You can easily keep track of all of your employees’ expenses and their VAT payment rates when they use Soldo prepaid cards for these kinds of travel costs. For those business travellers who go abroad, Soldo cards work across multiple currencies, which makes spending in other countries much easier.
VAT paid in another currency needs to be converted to pound sterling for bookkeeping purposes, so make sure you read HMRC’s simple guide for how to do that.
As well as the standard VAT rules, there are a number of schemes designed to benefit businesses by changing the way VAT works.
For example, Retail Schemes allow you to calculate VAT once per return, instead of per sale. There’s also the Annual Accounting Scheme, which allows you to do one VAT return per year, rather than every three months. And there’s the Cash Accounting Scheme, which arranges the way you pay VAT by incoming customer payments instead of outgoing customer invoices.
This article is purely informational, so it’s important that you read more about specific VAT rules and how they apply to your business before using the VAT calculator to make any financial decisions.
The number of rules and exceptions surrounding VAT can seem daunting, but using the VAT calculator to work out what you’re responsible for charging is actually relatively simple. All you need to know is the price you’re charging for the item or service, and the VAT percentage applicable to that particular item or service.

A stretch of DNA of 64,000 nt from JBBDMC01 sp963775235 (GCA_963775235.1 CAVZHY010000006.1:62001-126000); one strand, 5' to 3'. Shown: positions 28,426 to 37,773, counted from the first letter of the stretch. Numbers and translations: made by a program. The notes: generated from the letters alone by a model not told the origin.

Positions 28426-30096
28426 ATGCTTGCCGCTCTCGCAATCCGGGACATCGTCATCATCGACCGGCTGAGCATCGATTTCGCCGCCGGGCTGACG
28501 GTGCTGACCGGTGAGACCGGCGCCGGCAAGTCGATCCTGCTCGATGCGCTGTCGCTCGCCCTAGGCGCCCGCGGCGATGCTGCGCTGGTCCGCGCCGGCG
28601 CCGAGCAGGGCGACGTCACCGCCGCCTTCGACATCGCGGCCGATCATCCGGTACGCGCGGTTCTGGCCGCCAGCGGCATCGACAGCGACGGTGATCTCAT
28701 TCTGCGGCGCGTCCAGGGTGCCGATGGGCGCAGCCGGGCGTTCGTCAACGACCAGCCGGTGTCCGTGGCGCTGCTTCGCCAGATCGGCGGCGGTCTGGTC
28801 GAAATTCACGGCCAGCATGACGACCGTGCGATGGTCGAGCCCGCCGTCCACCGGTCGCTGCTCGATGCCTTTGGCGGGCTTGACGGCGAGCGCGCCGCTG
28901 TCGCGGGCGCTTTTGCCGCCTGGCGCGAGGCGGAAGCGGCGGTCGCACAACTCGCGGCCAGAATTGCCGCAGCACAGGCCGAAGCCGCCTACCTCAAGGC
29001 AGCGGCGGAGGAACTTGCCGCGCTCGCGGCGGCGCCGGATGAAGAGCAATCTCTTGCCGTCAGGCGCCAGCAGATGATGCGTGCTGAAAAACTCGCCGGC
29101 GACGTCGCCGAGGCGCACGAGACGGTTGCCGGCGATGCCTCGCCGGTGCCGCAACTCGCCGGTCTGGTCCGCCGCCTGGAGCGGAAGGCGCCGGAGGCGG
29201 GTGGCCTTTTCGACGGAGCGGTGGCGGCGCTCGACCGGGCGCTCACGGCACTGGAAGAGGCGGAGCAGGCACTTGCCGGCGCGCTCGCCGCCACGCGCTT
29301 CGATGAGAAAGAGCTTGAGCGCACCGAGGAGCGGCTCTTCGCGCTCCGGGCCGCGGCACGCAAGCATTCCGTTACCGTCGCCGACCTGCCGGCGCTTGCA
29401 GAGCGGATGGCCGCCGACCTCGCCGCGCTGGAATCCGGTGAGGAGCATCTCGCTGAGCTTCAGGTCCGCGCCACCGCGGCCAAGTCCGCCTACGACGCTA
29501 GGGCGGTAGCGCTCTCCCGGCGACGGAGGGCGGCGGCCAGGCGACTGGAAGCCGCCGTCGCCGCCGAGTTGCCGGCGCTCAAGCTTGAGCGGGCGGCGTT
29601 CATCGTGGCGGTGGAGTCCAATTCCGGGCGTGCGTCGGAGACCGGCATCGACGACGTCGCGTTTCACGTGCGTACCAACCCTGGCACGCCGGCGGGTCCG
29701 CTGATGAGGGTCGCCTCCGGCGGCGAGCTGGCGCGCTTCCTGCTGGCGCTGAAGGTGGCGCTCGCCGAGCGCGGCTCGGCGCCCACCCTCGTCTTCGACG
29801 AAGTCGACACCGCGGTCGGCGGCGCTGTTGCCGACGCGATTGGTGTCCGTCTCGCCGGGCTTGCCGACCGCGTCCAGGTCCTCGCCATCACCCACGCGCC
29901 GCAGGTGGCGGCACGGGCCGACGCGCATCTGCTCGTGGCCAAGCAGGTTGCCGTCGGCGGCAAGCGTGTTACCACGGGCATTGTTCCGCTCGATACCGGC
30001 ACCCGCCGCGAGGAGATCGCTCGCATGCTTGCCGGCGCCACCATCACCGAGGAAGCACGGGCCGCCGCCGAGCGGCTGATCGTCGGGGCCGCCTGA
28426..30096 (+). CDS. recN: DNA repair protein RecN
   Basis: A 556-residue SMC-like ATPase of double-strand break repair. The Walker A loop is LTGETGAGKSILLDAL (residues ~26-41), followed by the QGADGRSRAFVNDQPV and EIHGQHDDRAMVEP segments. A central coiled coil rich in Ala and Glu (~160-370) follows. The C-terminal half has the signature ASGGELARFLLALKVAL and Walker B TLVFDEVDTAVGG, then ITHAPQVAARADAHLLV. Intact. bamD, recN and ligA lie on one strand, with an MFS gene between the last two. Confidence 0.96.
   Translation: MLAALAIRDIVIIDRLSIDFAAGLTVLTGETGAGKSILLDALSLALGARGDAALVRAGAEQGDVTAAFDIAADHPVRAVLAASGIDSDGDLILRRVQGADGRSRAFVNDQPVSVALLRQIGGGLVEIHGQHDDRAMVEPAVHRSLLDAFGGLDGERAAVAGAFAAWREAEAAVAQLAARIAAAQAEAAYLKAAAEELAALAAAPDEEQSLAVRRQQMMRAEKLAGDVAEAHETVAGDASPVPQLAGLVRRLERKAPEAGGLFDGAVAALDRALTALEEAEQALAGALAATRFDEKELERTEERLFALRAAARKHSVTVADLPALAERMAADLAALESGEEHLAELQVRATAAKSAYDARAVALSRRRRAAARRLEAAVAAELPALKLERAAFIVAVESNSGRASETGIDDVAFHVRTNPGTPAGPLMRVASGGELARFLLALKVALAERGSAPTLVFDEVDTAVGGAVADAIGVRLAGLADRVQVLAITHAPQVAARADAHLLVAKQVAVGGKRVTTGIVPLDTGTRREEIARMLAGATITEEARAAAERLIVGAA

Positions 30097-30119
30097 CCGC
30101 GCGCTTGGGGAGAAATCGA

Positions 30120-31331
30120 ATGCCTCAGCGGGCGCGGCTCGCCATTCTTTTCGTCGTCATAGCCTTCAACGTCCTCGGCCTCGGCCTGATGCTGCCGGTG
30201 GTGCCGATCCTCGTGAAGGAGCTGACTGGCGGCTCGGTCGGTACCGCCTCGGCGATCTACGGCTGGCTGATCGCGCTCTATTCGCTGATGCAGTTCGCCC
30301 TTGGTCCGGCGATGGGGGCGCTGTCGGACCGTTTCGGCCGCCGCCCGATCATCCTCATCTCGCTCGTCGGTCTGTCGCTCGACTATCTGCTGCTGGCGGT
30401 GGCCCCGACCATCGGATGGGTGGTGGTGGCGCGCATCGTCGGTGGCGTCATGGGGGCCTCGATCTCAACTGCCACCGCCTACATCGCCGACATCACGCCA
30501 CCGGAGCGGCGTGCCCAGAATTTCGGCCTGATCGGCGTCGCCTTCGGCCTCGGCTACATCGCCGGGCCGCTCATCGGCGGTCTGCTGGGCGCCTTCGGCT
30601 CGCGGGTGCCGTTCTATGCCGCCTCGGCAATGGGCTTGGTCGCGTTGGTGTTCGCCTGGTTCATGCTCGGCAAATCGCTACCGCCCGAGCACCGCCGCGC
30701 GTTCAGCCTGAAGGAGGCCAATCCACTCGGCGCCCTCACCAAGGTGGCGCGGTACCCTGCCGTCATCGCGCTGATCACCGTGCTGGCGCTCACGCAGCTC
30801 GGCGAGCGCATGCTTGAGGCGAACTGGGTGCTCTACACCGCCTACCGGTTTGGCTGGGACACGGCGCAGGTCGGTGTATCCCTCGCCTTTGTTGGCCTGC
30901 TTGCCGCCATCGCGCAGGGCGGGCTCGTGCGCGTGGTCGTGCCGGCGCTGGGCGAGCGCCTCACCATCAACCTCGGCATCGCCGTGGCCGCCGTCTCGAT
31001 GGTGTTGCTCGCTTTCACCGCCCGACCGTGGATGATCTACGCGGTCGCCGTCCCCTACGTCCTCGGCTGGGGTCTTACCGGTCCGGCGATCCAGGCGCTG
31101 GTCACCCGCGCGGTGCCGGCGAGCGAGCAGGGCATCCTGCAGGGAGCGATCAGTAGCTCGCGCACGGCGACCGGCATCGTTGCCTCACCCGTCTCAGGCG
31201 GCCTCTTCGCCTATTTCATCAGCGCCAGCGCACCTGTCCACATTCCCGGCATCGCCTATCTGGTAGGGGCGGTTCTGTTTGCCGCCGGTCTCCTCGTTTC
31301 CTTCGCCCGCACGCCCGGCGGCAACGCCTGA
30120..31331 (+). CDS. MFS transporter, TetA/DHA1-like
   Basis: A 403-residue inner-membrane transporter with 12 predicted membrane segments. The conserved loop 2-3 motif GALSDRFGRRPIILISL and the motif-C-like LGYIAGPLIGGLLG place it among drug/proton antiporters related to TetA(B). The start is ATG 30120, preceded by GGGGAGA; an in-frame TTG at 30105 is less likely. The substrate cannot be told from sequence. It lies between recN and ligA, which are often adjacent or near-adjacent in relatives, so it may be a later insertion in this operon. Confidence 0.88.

For example, if you were selling a children’s car seat, which requires 5% VAT, you would multiply the price of the seat without VAT by 1.05. This gives you the extra five percent. So, if you’d charge £100 for the car seat without VAT, you’ll need to charge £105 once VAT is included.
Similarly, if you’re selling something with the standard VAT rate of 20%, you’d multiply its price without VAT by 1.20. For example, an invoice for £1,000 excluding VAT becomes an invoice for £1,2000 once the VAT is added. It’s as simple as that.
As long as you know the rules of the industry you’re operating in, using the VAT calculator doesn’t have to be daunting.
There are times when you can reclaim the VAT you’ve paid when purchasing assets for your business. For example, a vehicle bought solely for business use may be eligible for VAT reclamation, providing you can prove that the vehicle is purely for business purposes.
This is essential for reclaiming VAT: you must have the paperwork to support your claim that an item or service is for your business, not for personal use.